Prunella Scales TCM Overview
Sybil Fawlty- What a woman – bossy, controlling, vulgar, irritating, dim but absolutely brilliant. Prunella Sc ales created one of televisions most memorable characters. She was born in 1932 in Surrey. She has performed extensively in theatre. She has too featured in movies such as “Hobson’s Choice” with Charles Laughton and John Mills in 1954, “Room At The Top” in 1959 and “Wolf” in 1994 when she made in the U.S. with Jack Nicholson.
A gifted comedienne, Prunella Scales is perhaps best recognized as the as the bane of husband/hotel manager Basil Fawlty (John Cleese) in the British sitcom “Fawlty Towers” (BBC, 1975 and 1979). While primarily a beloved stage actress in her native Britain, she has made intermittent, and highly effective, appearances in several TV programs and films.
Born Prunella Illingworth, she adopted her mother’s maiden name as her stage name. Trained at the Bristol Old Vic School, she first appeared on stage in 1951 as the cook in “Traveller Without Luggage” at the Theatre Royale in Bristol and made her London debut in “The Impresario from Smyrna” in 1954. The following year, she made her Broadway debut playing Ermengarde, the niece of Horace Vandergelder, in Thornton Wilder’s “The Matchmaker”. She often appeared in plays by Shakespeare in the 50s, including playing Nerissa in “The Merchant of Venice” and Jacquenetta in “Love’s Labour’s Lost”. In 1971, she toured the USA in “Trelawny of the Wells” and, overall, nary a year has gone by without Scales being on a stage somewhere. Her popularity peaked with “An Evening with Queen Victoria”, a one-woman show she has performed numerous times during the past decade.
Her work on the small screen has brought her even wider recognition. Scales made her debut in a 1952 British adaptation of “Pride and Prejudice” and co-starred with Richard Briers in “The Marriage Lines” (BBC, 1960-66), a sitcom about the tribulations of a young married couple. In the 1970s, “Fawlty Towers” guaranteed her a lasting place in TV history. In the show’s twelve episodes, Scales was the no-nonsense foil for Cleese’s ill-mannered, sarcastic hotelier. A decade later, she co-starred opposite Geraldine McEwan in “Mapp and Lucia”, playing Elizabeth Mapp, the reigning “queen” of a British town suddenly thrust into competition with an upstart.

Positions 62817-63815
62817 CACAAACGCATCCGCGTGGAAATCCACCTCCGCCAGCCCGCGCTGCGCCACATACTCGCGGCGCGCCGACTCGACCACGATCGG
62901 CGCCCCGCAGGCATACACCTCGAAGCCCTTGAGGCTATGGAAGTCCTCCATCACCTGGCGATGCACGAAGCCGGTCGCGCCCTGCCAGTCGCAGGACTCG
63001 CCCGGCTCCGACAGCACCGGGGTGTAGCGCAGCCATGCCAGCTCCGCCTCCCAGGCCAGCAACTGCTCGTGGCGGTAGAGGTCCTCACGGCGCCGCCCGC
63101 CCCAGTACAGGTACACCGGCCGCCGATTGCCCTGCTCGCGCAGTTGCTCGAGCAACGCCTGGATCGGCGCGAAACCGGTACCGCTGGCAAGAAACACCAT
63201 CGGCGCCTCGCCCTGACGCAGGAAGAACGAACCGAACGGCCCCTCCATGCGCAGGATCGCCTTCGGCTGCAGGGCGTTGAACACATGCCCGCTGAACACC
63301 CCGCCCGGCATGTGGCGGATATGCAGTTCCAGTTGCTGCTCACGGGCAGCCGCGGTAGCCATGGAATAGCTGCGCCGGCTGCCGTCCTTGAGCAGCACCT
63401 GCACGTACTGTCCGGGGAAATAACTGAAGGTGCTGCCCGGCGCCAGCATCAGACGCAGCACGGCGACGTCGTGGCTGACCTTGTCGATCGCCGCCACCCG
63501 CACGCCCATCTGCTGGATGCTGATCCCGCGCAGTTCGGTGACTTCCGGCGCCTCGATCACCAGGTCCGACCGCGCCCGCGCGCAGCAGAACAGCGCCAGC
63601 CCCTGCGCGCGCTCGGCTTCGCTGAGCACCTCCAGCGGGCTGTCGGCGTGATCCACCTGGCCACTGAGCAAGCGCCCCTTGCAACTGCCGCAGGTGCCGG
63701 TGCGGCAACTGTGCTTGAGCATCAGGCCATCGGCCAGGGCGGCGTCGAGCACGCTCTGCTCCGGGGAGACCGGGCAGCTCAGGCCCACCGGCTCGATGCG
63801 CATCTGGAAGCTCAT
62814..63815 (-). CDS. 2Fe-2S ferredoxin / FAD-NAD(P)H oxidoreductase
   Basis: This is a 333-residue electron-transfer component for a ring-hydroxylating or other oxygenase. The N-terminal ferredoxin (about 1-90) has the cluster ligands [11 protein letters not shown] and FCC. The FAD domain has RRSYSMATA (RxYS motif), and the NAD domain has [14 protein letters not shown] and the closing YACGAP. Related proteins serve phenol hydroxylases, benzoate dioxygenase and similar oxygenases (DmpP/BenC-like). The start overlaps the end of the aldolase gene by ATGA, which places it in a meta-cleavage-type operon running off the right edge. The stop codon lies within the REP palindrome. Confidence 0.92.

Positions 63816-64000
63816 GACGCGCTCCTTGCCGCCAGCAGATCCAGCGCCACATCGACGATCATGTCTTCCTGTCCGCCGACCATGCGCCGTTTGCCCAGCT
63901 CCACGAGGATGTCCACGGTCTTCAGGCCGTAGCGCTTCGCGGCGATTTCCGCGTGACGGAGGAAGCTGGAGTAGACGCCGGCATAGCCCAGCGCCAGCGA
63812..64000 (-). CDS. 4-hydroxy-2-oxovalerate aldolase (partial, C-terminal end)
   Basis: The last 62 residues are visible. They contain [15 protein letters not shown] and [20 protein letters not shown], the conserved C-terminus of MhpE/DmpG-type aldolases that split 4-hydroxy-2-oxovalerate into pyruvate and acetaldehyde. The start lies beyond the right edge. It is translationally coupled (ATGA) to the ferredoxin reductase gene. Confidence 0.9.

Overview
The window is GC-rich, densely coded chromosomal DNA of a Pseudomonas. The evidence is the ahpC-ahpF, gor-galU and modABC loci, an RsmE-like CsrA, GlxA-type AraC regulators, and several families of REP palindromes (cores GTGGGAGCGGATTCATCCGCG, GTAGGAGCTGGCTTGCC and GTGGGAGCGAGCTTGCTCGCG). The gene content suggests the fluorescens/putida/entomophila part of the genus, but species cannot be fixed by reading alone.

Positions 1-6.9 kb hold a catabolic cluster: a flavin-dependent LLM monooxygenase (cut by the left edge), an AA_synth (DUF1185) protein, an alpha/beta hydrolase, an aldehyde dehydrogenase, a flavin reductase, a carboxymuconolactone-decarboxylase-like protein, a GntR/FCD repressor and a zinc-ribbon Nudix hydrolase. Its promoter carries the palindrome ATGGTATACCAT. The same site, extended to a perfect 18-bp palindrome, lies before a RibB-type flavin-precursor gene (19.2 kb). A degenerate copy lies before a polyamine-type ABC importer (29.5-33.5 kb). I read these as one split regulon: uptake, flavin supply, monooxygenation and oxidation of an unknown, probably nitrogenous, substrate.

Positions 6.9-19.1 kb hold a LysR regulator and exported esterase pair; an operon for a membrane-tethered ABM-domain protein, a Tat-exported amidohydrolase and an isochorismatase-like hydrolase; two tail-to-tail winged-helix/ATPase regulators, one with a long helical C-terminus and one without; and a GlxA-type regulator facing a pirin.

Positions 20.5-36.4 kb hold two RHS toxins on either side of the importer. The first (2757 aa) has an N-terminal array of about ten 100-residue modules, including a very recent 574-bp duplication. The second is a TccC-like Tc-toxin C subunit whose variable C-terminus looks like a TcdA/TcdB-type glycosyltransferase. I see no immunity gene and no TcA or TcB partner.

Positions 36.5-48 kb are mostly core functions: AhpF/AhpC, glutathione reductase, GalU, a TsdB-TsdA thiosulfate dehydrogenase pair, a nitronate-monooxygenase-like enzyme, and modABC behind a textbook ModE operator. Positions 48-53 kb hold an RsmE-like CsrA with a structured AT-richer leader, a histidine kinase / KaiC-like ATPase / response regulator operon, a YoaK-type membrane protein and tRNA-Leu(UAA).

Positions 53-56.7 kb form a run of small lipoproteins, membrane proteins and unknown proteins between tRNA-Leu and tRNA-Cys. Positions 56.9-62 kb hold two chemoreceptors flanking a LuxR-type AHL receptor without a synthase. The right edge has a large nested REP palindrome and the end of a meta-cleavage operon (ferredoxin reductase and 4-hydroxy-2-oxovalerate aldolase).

Scales engendered a bit of controversy in 1992 when she portrayed the first-ever fictionalization of the reigning monarch in John Schlesinger’s TV production “A Question of Attribution” by Alan Bennett. In 1996, she was the mother trying to deprogram her daughter (Jodhi May) from a cult in “Signs and Wonders” (PBS) and followed with two choice roles: playing the mother of Alan Turing (Derek Jacobi), the World War II computer expert who is also homosexual, in “Breaking the Code” (PBS) and the talkative Miss Bates in “Jane Austen’s ‘Emma'” (Arts & Entertainment Network).
Scales made her feature film debut in David Lean’s “Hobson’s Choice” (1954), playing Vicky Hobson, the subservient daughter of Charles Laughton. Peter Sellers couldn’t keep his eyes off her in “The Waltz of the Toreadors” (1962) but by 1978, she was relegated to maternal roles, cast as the parent of the one of the Hitler clones in “The Boys From Brazil”. Scales supported Maggie Smith and Bob Hoskins in “The Lonely Passion of Judith Hearne” (1987). She co-starred as the wife of a tyrannical amateur stage director in “A Chorus of Disapproval” (1989) while in Mike Newell’s backstage “An Awfully Big Adventure” (1995), Scales got to be the autocrat. She also appeared briefly as Aunt Juley, the surrogate parent of the Schlegel sisters (Emma Thompson and Helena Bonham Carter), in the Merchant-Ivory “Howards End” (1992) and was the helpful social worker in “Second Best” (1994).